A diffuse relationship is one of a group of similar relationships, which broadly apply to entities in a model. We can show them explicitly, but such an approach can become verbose and obscure the deeper content of a model. We coined the term “diffuse relationship” as we haven’t seen this phenomenon named by others.
A symmetric relationship is a self-relationship with the same multiplicity and role name on each end. Symmetric relationships are acceptable for conceptual models. But they are problematic for logical and physical models – you should rework the model to eliminate them.
In a blog last year we discussed database archaeology, which is another name for database reverse engineering. Reverse engineering is the inverse to normal development. We start with an application and work backwards to understand the software and infer its content.
This month we’ll take a further look at database reverse engineering, from the perspective of a simple case study. We’ll reverse engineer the database beneath WordPress and populated with a snapshot of the data for this website. The case study illustrates mechanics and the kinds of insights that reverse engineering can provide.
picture by Greg via Flickr
This article is the second in a series of two blogs that present our grading scale for database quality. We assign separate grades for the quality of a database design (previous blog) and the underlying model (this blog). The design grade measures the quality of the database syntax. The model grade measures the quality of the semantic concepts underlying the database. Applications can have different design and model grades.
picture by Greg via Flickr
While working on database projects, we often find ourselves doing reverse engineering. Reverse engineering is the inverse to normal development. Developers start with an application and work backwards to understand the software and infer its intent. Reverse engineering can apply to a variety of artifacts, such as hardware, programming code, and databases. Our focus here is on relational databases.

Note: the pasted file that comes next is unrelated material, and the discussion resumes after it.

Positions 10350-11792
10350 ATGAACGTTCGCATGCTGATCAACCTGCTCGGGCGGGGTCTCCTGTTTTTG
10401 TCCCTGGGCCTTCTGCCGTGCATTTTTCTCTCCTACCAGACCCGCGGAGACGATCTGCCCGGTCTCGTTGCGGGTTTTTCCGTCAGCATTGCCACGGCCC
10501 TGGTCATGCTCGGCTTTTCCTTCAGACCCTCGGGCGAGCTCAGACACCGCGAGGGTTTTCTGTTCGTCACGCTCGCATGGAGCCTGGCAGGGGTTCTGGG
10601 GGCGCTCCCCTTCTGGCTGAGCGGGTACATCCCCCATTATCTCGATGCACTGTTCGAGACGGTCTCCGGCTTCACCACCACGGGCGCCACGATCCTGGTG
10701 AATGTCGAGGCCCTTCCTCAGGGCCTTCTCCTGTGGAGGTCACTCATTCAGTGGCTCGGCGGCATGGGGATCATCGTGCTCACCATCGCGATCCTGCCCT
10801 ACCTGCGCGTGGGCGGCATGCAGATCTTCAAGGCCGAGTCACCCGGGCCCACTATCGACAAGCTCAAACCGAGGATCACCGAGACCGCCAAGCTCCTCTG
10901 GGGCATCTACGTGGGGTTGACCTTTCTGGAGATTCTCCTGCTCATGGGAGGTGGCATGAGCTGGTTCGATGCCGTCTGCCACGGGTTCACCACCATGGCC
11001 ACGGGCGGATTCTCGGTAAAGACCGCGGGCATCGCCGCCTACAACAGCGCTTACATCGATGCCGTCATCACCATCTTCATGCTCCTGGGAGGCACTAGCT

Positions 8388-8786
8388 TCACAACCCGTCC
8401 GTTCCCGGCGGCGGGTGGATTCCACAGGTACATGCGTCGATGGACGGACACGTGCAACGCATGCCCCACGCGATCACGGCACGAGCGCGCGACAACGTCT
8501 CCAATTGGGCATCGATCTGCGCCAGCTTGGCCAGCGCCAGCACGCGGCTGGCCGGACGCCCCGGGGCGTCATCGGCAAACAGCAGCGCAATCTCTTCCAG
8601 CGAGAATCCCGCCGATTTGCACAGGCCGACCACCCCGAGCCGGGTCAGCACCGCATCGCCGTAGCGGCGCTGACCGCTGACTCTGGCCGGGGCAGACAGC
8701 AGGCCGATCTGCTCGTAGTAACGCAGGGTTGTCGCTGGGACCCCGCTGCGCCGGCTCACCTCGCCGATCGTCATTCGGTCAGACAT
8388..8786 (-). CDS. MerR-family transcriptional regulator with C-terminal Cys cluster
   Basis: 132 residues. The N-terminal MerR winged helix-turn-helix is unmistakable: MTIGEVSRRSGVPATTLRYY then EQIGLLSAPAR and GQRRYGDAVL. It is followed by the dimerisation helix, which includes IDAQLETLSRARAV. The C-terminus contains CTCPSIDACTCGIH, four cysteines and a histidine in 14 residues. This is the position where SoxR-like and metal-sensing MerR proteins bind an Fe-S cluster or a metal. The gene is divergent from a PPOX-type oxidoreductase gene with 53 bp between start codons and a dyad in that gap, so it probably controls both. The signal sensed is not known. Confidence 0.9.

There are many reasons for database reverse engineering. One reason is to assess software quality. For example, you may want to assess the quality of a vendor product or an internal legacy application. Information systems revolve about a database, so you can use database quality as an indicator of software quality.
This article is the first in a series of two blogs that present our grading scale for database quality. We assign separate grades for the quality of a database design (this blog) and the underlying model (next blog). The design grade measures the quality of the database syntax. The model grade measures the quality of the semantic concepts underlying the database. Applications can have different design and model grades.
A data warehouse is a database that is dedicated to data analysis and reporting. It combines data from multiple operational applications and provides one location for decision-support data. A warehouse should include staging tables — one staging table for each source table or file.
Do you use SQL as part of your work? If so, would you like to use it with greater proficiency?
Check out my new free video course on Udemy — Advanced SQL Queries – Subtleties of Joins. In this course we study different ways of phrasing database joins and their trade-offs.
picture by mab7752722 via Flickr
Once you’ve created a data model, how do you document it? You need to deliver the model’s content to others – to business sponsors, other developers, and posterity for purposes that you may not envision. This article looks at options for documenting data models and their trade-offs.
picture by Kanban Tool via Flickr
I’ve been practicing agile database techniques for about twenty years now. My use of agile techniques didn’t start as an explicit plan. Rather it evolved over time as I was working on consulting projects. It made sense to look for ways of working faster and better and with greater customer interaction.
I can think of at least three kinds of agile database techniques.
- For data modeling.
- For data warehouse development.
- For database reverse engineering.
Here are hi-res diagrams for my recent Dataversity blog on Diffuse Relationships.